FEBRUARY 28, 2014
Five hundred twenty-five thousand six hundred minutes
How do you measure, measure a year?
In daylights, in sunsets
In midnights, in cups of coffee
In inches, in miles, in laughter, in strife
In five hundred twenty-five thousand six hundred minutes
How do you measure, a year in the life?
How about love?
MUCH OF THE HUBBUB around Gilbert Hernandez’s Julio’s Day seems intent to convince you, the reader, to place the book on that high, dusty shelf of literary genius — between Samuel Beckett and Gabriel García Márquez and, yay! Junot Díaz has even blurbed it! — but let’s back away from such extolations for a moment. This is, after all, comics, an oft-maligned form deeply beloved by only a certain number of people and noticed occasionally by others, usually when there’s a new superhero movie out, although they may be unable to distinguish Beto’s impressionistic line work from brother Jaime’s starker forms, sad as that may be. And while the Hernandez Brothers, Los Bros, have done more to develop narrative nuance, long-term character study, and graphic stylization than any creators working today — the hallmarks of what we might consider literariness in comics — I’m not sure that particular praise is apt.
In truth, comics have far more in common with your average Broadway musical. The marginalization of devoted adherents within larger culture, the vociferousness of their passions. Costumes. Brian Evenson’s introduction to Julio’s Day offers an epigram from Waiting for Godot’s blind and cruelly manipulative antagonist Pozzo:
[…] one day we were born, one day we shall die, the same day, the same second, is that not enough for you?
But it is within the Broadway musical genre that I find a much the better-fitting epigram above, in “Seasons of Love,” from Rent.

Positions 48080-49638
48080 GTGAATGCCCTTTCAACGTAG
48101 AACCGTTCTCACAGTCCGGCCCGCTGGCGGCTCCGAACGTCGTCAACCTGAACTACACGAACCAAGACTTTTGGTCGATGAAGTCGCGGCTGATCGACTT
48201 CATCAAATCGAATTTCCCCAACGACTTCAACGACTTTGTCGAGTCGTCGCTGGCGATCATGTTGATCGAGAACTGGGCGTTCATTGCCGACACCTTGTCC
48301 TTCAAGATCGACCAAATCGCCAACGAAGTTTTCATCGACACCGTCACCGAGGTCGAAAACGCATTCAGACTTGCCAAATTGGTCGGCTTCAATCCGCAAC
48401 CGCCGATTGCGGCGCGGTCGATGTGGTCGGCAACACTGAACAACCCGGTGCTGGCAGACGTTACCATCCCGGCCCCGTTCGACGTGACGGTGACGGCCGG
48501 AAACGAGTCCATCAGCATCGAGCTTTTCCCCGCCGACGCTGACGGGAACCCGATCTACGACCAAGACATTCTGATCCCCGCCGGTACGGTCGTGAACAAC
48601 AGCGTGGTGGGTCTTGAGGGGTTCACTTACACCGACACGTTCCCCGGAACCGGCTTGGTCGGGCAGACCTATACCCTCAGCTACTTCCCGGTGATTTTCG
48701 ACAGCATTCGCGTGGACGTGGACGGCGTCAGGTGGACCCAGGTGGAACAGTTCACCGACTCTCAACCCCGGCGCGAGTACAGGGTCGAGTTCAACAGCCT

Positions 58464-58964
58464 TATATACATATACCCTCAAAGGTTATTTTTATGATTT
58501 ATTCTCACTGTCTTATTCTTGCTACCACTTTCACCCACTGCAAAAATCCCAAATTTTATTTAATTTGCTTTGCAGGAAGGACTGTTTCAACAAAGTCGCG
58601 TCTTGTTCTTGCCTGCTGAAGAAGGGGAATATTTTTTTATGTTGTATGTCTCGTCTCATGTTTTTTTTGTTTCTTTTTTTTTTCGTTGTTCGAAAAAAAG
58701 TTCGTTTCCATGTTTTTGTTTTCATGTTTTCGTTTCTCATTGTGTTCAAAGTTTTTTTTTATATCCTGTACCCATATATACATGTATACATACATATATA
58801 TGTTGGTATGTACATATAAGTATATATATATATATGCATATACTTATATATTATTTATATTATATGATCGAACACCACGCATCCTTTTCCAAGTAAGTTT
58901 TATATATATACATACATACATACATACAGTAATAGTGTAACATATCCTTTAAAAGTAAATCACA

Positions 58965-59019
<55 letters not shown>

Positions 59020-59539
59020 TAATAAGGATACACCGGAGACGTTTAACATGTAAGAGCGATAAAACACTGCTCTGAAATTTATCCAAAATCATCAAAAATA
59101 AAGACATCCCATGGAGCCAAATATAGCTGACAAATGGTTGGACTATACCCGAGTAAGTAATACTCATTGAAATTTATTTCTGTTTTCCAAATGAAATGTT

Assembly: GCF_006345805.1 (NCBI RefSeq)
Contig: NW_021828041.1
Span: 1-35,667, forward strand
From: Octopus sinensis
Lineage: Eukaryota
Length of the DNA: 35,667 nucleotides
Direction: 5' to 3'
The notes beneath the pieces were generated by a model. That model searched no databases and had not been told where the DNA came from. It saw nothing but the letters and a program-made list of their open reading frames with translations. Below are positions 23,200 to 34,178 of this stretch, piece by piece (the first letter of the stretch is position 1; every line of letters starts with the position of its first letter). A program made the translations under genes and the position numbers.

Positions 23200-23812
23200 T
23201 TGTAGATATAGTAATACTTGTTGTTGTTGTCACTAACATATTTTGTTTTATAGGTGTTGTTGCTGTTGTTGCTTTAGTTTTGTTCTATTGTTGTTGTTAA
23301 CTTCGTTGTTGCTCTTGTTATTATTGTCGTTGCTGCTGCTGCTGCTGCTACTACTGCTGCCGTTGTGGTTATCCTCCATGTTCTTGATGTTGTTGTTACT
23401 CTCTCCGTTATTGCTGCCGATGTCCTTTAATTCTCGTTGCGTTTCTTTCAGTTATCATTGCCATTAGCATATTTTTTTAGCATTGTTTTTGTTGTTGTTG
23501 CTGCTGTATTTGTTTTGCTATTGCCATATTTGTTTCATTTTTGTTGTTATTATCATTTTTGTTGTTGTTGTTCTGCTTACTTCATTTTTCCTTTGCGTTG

You will recall that the La Bohème rip-off, recast as a Broadway-ready musical by Jonathan Larson in 1996, gained renown when Larson died of heart failure the night before the Off Broadway premiere. Luckily the thing actually was Broadway-ready: it moved there to prosper three months later, eventually grossing $280 million and outlasting the AIDS crisis it sought to sensationalize. The story concerns a group of artsy friends of diverse racial, sexual, and gender identities, who sometimes have sex together, and sing a lot, and deal with issues of not having health insurance while HIV positive and paying rent. The constant specter — and presence — of death amid such frenetic vibrancy leads to tuneful soul-searching. And here is the pressing question the group explores, posed overly catchily in the song, that Julio’s Day answers in full: What value a year within the span of a life? And what value, therefore, that life at all?
Can it be measured, the lyrics question, “In truths that she learned, or in times that he cried? / In bridges he burned, or the way that she died?” Yes, it’s sappy — cartoony, maybe? — but how else to get to the over-made point that, despite all the hokiness and the downright laughability of it, maybe the value of a life is to be found in the people you invested in and cared for, shielded from harm or simmered at in rage. Maybe the only way to measure a year, or 10 years, or, hell, even 100 years is through the banal and silly and effed up and truly devoted folks that surrounded someone, and were loved.
Julio’s Day is a 100-page story of a 100-year-old man’s life spread over all of those 100 years. It is also the story of the entire 20th century, the world, a nation, a small Southern town in the United States, a family, and a single man’s negligible impact over all this. Unless you measure in love.